Six months ago, Chen Xiaodong's uncle came to him with an idea. For £15,000 up front, the 28 year-old could leave his office job and become a policeman in Inner Mongolia.
He would only earn £170 a month for the first three years, rising to £330 with more experience. His parents and his in-laws clubbed together to raise the money - they thought it was a good investment. "The job is stable and there is profit in it," explained Chen. "The other cops in my bureau all have houses and possessions that do not match their salaries.
"Some of them have several houses in expensive areas and the deputy chief drives a Toyota Prado, which is worth £50,000."
Two months into his new job, Chen still has a desk job, but is hoping to get his share of the police station's wealth shortly. "The bureau manages a few areas which are full of entertainment joints like karaoke parlours and massage houses, so they get protection money," he said. "What you pay depends on how good your connections are," he added. "There is another policeman under 30 whose parents run a major party department in the province and he has already become a fully fledged officer."
He still has to pass an exam, but the bribes he paid for the job are all openly acknowledged. "I was promised if I did not end up working here the money would be returned," he said.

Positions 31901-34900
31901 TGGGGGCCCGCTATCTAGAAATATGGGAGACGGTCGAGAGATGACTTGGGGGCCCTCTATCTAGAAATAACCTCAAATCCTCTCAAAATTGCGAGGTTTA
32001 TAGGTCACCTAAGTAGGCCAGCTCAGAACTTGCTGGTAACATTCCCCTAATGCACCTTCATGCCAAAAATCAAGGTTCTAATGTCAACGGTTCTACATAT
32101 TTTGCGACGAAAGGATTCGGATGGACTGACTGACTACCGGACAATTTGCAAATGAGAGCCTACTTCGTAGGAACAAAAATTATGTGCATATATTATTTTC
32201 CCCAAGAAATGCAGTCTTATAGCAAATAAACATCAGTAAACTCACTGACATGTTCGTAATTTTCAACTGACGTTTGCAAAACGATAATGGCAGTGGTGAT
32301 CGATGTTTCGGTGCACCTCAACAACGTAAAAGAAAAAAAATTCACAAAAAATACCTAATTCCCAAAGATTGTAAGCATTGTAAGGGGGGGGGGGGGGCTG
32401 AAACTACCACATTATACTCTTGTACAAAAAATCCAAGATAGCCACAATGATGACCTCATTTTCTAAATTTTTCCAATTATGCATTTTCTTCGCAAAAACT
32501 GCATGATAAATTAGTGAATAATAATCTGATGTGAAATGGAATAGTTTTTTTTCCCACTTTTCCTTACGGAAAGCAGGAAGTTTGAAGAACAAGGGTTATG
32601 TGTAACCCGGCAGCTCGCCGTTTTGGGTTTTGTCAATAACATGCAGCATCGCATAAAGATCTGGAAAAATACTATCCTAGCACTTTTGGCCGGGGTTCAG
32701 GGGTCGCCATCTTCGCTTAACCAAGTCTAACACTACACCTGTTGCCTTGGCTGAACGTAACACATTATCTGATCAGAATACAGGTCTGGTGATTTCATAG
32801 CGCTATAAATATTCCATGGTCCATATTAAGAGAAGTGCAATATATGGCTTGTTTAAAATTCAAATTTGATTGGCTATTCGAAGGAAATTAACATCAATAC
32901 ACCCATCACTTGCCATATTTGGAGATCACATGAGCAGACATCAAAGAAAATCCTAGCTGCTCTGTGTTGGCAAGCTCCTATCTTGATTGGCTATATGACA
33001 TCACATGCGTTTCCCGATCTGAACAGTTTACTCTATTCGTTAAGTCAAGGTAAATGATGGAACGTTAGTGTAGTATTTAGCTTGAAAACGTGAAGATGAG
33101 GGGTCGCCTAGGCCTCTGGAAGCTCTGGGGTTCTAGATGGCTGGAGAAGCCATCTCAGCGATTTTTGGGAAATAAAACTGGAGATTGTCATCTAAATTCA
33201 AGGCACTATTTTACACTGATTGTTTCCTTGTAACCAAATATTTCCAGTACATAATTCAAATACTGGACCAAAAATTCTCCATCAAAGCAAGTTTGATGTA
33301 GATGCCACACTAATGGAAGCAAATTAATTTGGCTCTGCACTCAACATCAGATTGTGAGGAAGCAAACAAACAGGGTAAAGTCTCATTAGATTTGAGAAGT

Nor is Chen's case unusual. The corruption in the Communist party runs from the billions allegedly amassed by the families of top leaders all the way down to the lowliest state employees. One source who used to work at the Ministry of Railways now runs a recruitment company providing low-level employees, such as train attendants.
Recently he charged eight recruits £3,000 each for their jobs, dividing his kickbacks with his contacts in the ministry. The price for a train supervisor's job is £10,000.
For the applicants, the jobs come with a salary of around £300 a month but plenty of benefits, including a three-day week and a pension. But even here, China is increasingly becoming divided into those who have connections and those who do not.
"You need to know someone just to hear about these purchase opportunities," said the source.
"It is impossible to get a proper office job at a state-owned company without solid connections," said an investment banker whose parents work in two of China's large state firms.
"One popular approach is for the parents of two families who both work in state firms to arrange jobs for each other's kids," he added.
The average income for government jobs in 2011 was more than four times what workers could earn in private firms, according to a survey by 163.com, one of China's major internet portals. And with thousands of applicants vying for every state job, the phrase "mai guan", or "buying a job", has even entered the dictionary.
He Guoqiang, the head of the party's internal investigations department, said: "We must crack down on cases where codes and regulations are violated in the recruitment of personnel for state-owned companies and government institutions.
"As a major source of discontent, [corruption] has become one of the major factors undermining relations between party and government cadres and the public," he added.